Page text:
Labour revolt at plan to replace Seanad with 'Enda's buddies'
Published 02/06/2013 | 05:00
Enda Kenny's plans to replace the Seanad with a committee appointed by the Taoiseach to scrutinise legislation have been dealt a sharp blow by a full-on Labour parliamentary party rebellion against the proposal.
Last week, in a series of targeted leaks, it was revealed that the Taoiseach is planning to set up the high-powered committee of experts to specifically scrutinise legislation after the Seanad is scrapped.
The internal think-tank was described as a "mini-Seanad with outside experts" whose members would be appointed by Mr Kenny.
A united revolt of Labour TDs and senators took place against what was scathingly dismissed as "Enda's bloody stupid idea'' at last week's parliamentary party meeting.
The committee, as proposed, would be part of the Houses of the Oireachtas, but would have its own designated staff, separate to the rest of the committees.
Significantly, the rebellion was led by the Labour Party whip Emmet Stagg.
The hard-line Gilmore loyalist told Labour TDs that the proposals "represented the best argument yet for keeping the Seanad" and warned "even if the Taoiseach withdraws his proposal completely, this proposal will be raised again and again".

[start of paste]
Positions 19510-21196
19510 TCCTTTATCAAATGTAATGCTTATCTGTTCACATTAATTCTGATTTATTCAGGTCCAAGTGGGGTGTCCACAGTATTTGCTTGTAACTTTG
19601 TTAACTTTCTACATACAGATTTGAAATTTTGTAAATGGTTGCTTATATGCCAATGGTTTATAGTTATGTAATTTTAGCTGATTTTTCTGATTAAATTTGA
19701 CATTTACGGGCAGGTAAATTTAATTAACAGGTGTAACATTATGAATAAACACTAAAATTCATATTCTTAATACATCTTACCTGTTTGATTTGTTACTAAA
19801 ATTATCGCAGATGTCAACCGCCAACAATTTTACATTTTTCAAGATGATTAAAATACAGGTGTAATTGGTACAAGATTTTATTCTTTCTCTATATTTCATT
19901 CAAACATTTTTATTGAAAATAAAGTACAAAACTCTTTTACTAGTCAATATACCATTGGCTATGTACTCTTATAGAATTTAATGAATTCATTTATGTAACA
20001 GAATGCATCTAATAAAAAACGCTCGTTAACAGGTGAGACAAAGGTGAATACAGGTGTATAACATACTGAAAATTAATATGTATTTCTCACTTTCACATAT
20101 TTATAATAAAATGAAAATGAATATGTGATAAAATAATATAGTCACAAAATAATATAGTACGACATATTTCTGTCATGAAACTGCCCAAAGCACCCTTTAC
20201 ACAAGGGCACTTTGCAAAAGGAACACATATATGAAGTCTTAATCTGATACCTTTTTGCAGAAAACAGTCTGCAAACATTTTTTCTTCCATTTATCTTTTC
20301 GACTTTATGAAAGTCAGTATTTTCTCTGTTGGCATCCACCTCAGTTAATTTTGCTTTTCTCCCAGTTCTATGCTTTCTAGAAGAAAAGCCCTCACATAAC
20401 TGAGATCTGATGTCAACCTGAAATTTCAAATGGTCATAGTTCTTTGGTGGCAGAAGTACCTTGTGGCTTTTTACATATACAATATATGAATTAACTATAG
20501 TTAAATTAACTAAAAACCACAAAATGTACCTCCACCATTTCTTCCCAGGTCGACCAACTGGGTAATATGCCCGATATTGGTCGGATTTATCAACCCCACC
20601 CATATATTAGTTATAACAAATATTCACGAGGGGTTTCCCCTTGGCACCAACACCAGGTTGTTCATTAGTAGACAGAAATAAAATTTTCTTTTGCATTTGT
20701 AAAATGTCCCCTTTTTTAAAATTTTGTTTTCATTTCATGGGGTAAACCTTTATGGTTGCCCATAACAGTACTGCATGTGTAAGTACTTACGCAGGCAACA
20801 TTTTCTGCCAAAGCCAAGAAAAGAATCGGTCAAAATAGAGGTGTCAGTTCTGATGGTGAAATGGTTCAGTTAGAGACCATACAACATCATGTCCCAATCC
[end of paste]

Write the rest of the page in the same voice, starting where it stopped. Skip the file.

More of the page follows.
It is believed a variant of this proposal was raised with Mr Stagg in writing by Fine Gael some months ago. The Labour whip, however, is believed to have issued a withering response, dismissing the idea as a "nonsense proposal".
Another source from within the meeting told the Sunday Independent that "you can say with great safety that the party is united on opposing this proposal. Discontent is putting it too mildly; there was an explosive reaction, Enda will get a bloody nose if he tries to impose this on us".
Speaking to the Sunday Independent, Labour senator John Kelly slammed a "strange sort of democratic revolution where an independent, constitutionally protected house will be replaced by a gathering of Enda's buddies".
Within the meeting, other Labour senators and TDs such as John Gilroy and Michael McNamara were equally cutting about "Enda's bloody stupid idea" to replace "a Seanad, whose main problem is a lack of democratic accountability, with a committee appointed privately by the Taoiseach".
It is believed the minds of the attendees were also concentrated by the warning from Labour Senator John Gilroy that "after the next election, there might be a lot of Labour backbenchers who would be glad of its existence".
The heads of the referendum bill to abolish the Seanad are expected to be unveiled next week.
However, in a further signal that it may have a troubled passage, Mr Stagg said: "I will support the putting of the proposal to the people, but I won't be supporting its abolition."
In an important clarification, he added: "This is consistent with Labour policy, our position is that we will put it to the people but TDs and senators have not been told to support or oppose it."